All Souls Kansas City

Read/Watch: “What are you waiting for?” with Rebecca Gant

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It’s December second, the first Sunday in Advent. The Christmas decorations have been up around the city for a while, the marathons of movies like Elf, Christmas Vacation, and A Christmas Story have begun. All of which means it’s almost time for one of my favorite Advent rituals—which is working in the kitchen while blasting Handel’s Messiah at top volume through the house. The music has to be loud because I belt it out along with the singers – and even though I know every word, I can’t actually hit all the notes.

This ritual connects me to my mom who died nine years ago. She was a singer and an enthusiastic creator of community wherever she went.

When I was a child, we lived in Medicine Lodge, Kansas. My mom’s musical outlet for most of the year was the small choir at the Methodist church. But when November rolled around, she and whoever she could talk into it would get in the car every Monday afternoon and drive the 90 minutes into Wichita to rehearse the Messiah with a choral society there. They would talk about their lives all the way there and all the way home, and while in Wichita, bask in the experience of creating something beautiful with other talented chorus members.

During those months of rehearsal, she would also play our record of the Messiah in the house while she worked, and when performance time came, my family and I would be in the audience, scores in hand, following along.

When I grew up and moved out, there was not a question that I would take some time every November or December to listen and sing along to the soaring soprano solos (soprano sings “Rejoice, rejoice, rejoice greatly”) and window rattling bass singer (Bass sings “Why Do the Nations?”). My children and my husband didn’t understand my connection to the music at first- I don’t usually listen to classical music- but by the time my oldest was about 17, she knew that when the pastoral symphony began, that I was in the kitchen – as she said- hanging out with Grandma.

The theology behind that piece of music doesn’t work for me anymore without a lot of translation, but the music itself, the memories it conjures, and the connection it reestablishes are precious to me.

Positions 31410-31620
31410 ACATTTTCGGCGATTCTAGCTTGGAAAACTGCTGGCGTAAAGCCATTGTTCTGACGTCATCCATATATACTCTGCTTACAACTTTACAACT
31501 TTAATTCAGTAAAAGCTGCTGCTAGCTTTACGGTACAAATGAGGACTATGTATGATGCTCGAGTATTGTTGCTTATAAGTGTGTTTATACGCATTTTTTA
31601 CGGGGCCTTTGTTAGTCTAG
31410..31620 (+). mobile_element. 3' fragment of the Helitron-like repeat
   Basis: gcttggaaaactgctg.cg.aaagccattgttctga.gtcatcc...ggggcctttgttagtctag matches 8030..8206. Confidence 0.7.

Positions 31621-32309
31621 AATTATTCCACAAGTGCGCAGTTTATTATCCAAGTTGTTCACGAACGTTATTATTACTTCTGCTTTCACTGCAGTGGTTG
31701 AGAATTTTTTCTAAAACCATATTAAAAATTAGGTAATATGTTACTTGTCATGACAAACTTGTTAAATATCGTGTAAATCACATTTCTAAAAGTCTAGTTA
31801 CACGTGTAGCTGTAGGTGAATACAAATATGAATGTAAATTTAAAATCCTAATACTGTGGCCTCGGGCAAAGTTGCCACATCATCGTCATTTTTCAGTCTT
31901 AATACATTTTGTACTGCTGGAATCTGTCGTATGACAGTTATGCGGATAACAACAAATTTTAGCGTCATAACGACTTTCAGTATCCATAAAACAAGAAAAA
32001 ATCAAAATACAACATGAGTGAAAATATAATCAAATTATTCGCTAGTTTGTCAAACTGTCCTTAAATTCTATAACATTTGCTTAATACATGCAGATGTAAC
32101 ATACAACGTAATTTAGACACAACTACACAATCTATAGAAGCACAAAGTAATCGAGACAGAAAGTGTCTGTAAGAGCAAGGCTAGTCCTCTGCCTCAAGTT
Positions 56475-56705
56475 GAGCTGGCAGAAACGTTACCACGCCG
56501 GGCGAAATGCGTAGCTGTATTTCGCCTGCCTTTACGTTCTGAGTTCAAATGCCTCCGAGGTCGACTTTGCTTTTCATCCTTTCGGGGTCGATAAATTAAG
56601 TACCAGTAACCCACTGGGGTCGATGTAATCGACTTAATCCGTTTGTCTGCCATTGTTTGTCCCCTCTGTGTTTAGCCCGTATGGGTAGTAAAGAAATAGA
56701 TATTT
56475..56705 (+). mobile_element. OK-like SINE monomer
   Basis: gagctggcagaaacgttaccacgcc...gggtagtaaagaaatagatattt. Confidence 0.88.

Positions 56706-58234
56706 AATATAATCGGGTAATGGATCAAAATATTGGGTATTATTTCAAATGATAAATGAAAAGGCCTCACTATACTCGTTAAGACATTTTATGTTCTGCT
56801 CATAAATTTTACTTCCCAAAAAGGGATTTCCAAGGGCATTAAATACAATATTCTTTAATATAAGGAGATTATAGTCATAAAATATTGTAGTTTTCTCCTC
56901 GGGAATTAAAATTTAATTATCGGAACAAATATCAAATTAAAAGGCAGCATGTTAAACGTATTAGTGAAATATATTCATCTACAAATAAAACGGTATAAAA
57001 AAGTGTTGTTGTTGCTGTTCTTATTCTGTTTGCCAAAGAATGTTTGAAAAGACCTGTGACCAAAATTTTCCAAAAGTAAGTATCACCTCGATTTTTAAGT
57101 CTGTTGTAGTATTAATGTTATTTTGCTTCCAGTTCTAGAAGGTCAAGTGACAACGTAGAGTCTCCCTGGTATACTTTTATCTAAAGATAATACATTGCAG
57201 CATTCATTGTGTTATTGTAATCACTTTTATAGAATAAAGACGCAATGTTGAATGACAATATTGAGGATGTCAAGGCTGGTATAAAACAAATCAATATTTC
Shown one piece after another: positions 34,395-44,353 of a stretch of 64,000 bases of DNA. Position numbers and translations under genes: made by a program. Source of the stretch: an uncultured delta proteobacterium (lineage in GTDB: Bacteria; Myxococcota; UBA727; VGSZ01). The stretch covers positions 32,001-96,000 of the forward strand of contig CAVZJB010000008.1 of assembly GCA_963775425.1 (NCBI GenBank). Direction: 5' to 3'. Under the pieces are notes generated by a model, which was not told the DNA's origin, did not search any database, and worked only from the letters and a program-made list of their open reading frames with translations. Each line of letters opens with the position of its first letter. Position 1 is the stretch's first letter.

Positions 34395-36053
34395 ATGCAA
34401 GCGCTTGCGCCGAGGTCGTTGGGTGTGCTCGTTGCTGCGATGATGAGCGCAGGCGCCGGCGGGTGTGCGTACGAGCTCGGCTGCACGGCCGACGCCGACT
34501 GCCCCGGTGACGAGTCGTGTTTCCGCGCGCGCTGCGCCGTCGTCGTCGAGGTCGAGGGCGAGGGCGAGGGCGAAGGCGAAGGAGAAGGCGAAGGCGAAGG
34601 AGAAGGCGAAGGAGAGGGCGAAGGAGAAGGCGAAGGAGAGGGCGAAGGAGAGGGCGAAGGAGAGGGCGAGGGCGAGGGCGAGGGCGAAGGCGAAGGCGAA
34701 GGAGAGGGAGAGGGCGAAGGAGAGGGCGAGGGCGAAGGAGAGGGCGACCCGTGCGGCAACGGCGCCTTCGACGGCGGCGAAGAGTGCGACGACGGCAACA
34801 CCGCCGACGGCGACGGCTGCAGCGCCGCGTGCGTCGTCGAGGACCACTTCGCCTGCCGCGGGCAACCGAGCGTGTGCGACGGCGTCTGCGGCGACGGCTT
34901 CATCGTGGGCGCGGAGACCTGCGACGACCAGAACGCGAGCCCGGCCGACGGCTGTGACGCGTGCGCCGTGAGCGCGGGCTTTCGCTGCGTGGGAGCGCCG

Listening to that work of art while “hanging out with Grandma” in the kitchen is a ritual that inspires me to keep my connections strong, to pursue art that nurtures me, and to create community wherever I can.

This is a healthy ritual this time of year- but for me, and probably for many of you, our most common shared ritual at Advent is constant stress. We are trying to do more than we can comfortably do while simultaneously feeling like we are failing. How many more shopping days? Can I afford this? Do I really have to send Christmas cards? Will I get everything done? — not to mention the stress of hosting parties or spending time in family groups that are unhealthy. Many of us spend Advent racing from task to task with a stomach ache and getting through to the December 25th finish line as our only goal.

Liturgically, however, Advent is not intended as a time of activity- it’s a time of waiting—and not just waiting for the month to be over. We Unitarian Universalists have a variety of views about what we might be waiting for during Advent.

Our protestant neighbors are clearer about what they are waiting for—they are anticipating celebrating of the birth of Jesus, and anticipating the time when the Kingdom of God will come again. Many of my Protestant colleagues will be using a reading this month from the New Testament book of Luke in worship as they prepare their hearts and their minds. I think it dovetails nicely with the readings you heard earlier.

The passage says that the words of the Hebrew prophet Isaiah are fulfilled in the person of John the Baptist. That he is (tenor sings) “The voice of him that crieth in the wilderness. Prepare ye the way of the Lord. Make straight in the desert a byway.”

John was the leader of a messianic movement of the time, preaching and exhorting the Jewish people- who were also waiting- to be prepared for the coming of the messiah. As they waited, they continued to participate in the rituals of their faith, including purification rituals involving water.

In the passage in Luke, people have come to hear John preach and to be baptized by him so that they will be ready to receive the messiah when he comes. I picture John, standing in the Jordan river, wild-eyed with tangled hair and bits of locust and honey in his beard.

When the people come, John first scolds them, accusing them of trying to get some cheap grace by being baptized without changing their way of living. He calls them a brood of vipers. He tells them that their lives should be vital and growing- not dead wood to be thrown on the fire. And he says – well, I’ll paraphrase– “Don’t even start with the ‘we are sons of Abraham’ business. I don’t care who your daddy is.” He calls on those who have gathered to repent.

Here’s a short detour: That word – Repent- is one of those old-fashioned religious words. It was once more commonly used in our Unitarian and Universalist congregations. With my Methodist upbringing, hearing the word “repent,” brings up unpleasant associations with sin and a vengeful God. That vengeful God no longer works with my theology. However, I think the concept of repentance is a useful one, assuming we can look at the word in a new way.